CNN's Brian Lowry reports that Season 2 of "13 Reasons Why" offers fewer reasons to watch than Season 1, but it is unclear whether he (along with many other viewers) cared for Season [VIDEO]1 in the first place. The action in Season 1 focuses on a set of audiotapes in which a young woman, Hannah Baker (Katherine Langford), provides 13 reasons for her suicide.

Season 1 explores the causes of a teen suicide

The mysterious circumstances underlying Hannah's decision to commit suicide unravel slowly, but in a way that creates suspense for the viewer.

Don’t miss on the latest updates Follow the TV Shows Channel

Very rarely does a mystery focus on the reasons for a suicide; usually, they mystery as to the identify a killer. In Season 1 of "13 Reasons Why," we are left distinctly with the impression that any number of the characters is somehow morally and ethically responsible for Hannah's suicide, and had they taken different, more compassionate, less self-centered actions, they might have helped Hannah survive the extreme trauma of assault that she endured alone.

In other words, the mystery ends leaving us with the impression that each of the central characters is implicated in Hannah's death.

The central message of the series seems to be that we share a collective responsibility to build a culture of empathy and understanding and to move beyond cultural systems that lead to isolation and hopelessness. High school especially can be a trying experience for many people, and society as a whole can become a killer of those who suffer through acts of cruelty without assistance and support. Some critics, however, do not agree that the message of a series is worth getting out. Kelly Lawler of USA Today calls Season 1 and Season 2 "insufferable," and further remarks the series was criticized for "potentially misinforming about mental health and suicide." This may or may not be true.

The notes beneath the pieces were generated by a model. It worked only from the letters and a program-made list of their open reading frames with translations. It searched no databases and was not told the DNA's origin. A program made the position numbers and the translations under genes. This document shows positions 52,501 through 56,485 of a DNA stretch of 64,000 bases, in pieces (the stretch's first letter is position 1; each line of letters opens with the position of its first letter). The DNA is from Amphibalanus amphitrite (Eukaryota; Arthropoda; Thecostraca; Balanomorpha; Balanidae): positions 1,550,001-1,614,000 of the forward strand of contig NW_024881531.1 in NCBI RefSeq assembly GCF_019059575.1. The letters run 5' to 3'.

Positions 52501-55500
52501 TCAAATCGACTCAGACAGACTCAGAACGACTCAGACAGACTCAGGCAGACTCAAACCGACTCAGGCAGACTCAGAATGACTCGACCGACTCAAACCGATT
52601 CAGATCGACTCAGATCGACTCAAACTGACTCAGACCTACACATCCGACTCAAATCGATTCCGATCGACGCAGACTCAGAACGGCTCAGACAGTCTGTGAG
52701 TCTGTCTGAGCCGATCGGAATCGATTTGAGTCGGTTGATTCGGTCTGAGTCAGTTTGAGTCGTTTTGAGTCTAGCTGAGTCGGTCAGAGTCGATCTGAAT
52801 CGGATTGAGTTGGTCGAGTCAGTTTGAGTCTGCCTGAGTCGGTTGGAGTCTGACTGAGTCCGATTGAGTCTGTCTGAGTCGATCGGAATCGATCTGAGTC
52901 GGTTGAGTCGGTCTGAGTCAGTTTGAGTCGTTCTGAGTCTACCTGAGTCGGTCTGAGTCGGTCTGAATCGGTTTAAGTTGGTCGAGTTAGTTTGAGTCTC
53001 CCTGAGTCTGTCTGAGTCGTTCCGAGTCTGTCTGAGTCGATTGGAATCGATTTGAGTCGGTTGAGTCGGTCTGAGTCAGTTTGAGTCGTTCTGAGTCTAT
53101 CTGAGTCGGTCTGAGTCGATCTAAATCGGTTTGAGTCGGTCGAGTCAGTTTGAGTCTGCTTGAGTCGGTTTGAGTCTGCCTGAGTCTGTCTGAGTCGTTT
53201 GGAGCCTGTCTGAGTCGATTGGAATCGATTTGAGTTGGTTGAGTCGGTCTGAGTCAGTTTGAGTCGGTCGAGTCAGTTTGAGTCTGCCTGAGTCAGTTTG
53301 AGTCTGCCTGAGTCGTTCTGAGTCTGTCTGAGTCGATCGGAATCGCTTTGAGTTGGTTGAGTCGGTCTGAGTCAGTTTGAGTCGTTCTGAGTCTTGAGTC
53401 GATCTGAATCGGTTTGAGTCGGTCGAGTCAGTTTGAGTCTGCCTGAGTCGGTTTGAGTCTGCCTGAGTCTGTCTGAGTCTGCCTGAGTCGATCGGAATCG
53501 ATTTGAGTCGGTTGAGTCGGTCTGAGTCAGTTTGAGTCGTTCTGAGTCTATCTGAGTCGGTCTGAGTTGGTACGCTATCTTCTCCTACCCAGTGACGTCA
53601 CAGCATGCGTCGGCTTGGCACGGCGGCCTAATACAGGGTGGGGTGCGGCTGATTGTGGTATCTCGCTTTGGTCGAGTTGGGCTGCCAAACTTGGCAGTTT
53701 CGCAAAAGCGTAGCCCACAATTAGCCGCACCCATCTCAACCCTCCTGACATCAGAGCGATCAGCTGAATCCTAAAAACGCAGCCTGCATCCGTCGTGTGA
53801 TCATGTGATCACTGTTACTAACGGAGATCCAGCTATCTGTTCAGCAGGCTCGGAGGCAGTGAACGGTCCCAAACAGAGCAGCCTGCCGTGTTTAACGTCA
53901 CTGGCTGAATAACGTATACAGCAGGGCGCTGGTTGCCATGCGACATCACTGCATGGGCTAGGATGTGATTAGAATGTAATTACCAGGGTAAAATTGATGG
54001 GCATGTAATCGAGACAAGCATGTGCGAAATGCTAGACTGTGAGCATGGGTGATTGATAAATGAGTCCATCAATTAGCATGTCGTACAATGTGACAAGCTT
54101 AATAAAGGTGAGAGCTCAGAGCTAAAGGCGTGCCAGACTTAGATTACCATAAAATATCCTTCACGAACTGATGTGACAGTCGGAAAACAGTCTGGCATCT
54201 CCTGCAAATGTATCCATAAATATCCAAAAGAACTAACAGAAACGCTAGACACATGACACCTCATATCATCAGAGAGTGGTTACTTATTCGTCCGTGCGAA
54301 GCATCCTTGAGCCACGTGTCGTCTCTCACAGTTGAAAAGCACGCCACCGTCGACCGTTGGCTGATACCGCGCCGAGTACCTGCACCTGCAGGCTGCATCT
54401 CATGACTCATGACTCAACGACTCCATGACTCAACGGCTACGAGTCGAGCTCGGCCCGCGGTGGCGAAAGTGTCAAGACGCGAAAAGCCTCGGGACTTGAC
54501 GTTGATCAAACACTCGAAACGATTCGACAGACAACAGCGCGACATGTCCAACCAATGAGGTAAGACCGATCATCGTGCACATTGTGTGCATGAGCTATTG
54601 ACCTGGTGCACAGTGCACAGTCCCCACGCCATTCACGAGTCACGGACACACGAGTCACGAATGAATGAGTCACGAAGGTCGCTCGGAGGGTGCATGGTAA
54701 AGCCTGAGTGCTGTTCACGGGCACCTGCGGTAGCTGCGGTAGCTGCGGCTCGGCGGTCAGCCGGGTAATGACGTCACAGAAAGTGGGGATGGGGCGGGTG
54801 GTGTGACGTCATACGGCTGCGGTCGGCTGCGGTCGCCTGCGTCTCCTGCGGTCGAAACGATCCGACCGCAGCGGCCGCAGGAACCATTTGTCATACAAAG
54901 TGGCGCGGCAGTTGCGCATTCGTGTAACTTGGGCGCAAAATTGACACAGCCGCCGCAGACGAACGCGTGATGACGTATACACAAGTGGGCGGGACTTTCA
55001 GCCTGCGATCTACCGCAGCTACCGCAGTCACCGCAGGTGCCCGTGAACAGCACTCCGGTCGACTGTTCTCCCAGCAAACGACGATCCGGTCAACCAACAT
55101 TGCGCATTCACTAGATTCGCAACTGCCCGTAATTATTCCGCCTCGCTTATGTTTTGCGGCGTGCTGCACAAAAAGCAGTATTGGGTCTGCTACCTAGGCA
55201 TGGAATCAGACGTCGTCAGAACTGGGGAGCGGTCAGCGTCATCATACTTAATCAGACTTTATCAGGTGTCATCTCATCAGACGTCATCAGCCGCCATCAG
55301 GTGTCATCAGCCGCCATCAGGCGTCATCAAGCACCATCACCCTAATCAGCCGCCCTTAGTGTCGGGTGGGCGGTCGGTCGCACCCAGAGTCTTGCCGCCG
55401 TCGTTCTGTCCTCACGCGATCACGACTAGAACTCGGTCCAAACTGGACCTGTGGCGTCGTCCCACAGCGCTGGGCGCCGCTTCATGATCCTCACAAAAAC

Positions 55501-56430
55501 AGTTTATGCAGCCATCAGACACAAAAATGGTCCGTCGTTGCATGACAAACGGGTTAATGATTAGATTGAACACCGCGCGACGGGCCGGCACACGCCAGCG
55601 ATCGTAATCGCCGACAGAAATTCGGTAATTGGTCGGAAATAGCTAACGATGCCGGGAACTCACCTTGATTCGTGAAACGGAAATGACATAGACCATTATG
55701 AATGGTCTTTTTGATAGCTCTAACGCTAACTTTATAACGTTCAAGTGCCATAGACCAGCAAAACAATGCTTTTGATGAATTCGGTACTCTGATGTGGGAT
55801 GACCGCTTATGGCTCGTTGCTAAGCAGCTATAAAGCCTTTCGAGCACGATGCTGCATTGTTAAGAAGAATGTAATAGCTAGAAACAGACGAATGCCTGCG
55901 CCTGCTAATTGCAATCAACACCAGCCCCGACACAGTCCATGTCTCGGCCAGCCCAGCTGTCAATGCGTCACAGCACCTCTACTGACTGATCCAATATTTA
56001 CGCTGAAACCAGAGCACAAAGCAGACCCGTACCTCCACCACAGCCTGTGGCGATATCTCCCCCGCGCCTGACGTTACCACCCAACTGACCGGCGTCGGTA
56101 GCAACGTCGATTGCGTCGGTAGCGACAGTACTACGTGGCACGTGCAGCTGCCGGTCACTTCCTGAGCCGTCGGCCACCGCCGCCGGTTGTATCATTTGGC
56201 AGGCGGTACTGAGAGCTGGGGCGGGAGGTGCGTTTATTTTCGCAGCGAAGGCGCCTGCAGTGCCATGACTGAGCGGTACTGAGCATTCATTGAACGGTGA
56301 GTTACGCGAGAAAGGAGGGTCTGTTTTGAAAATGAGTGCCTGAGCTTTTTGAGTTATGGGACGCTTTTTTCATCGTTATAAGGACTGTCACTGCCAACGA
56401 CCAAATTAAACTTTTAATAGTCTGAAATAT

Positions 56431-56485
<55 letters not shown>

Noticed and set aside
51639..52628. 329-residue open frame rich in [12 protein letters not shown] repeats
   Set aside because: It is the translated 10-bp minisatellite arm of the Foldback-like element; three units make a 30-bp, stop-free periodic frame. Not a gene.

But the overall message of "13 Reasons Why" seems to be a compassionate one; suicide is viewed as a consequence of cultural patterns of cruelty that could be undone.

Season 2 provides new perspectives

Season 2 of "13 Reasons Why" will delve further into the world of cruelty and isolation that, in effect, produced Hannah Baker's suicide. Season 2 starts a few months after Season 1 ends, and according to Variety, focuses on the civil case in which Hannah Baker's parents are suing Liberty High School for damages, primarily for not protecting Hannah from bullying and for not seeing and acting upon her suicide risk.

Variety also reports that the new season, rather than focusing on Hannah's narrative on audiotapes, explores the perspectives through the narratives of the teachers and students who were present during Hannah's final days. This leads to an interesting inversion of the original, in which we saw the world from Hannah Baker’s perspective. Now, we will see the Liberty High School culture through the eyes of the very people Hannah felt were responsible for her suicide.

In other words, we will get a window into the mindset of those who participated in (and could change) the very culture of cruelty and isolation that fostered Hannah's death. Season 2 of "13 Reasons Why" should make for some interesting viewing, and could teach us some valuable lessons about the need for a more compassionate and empathetic culture. Netflix will release Season 2 on May 18.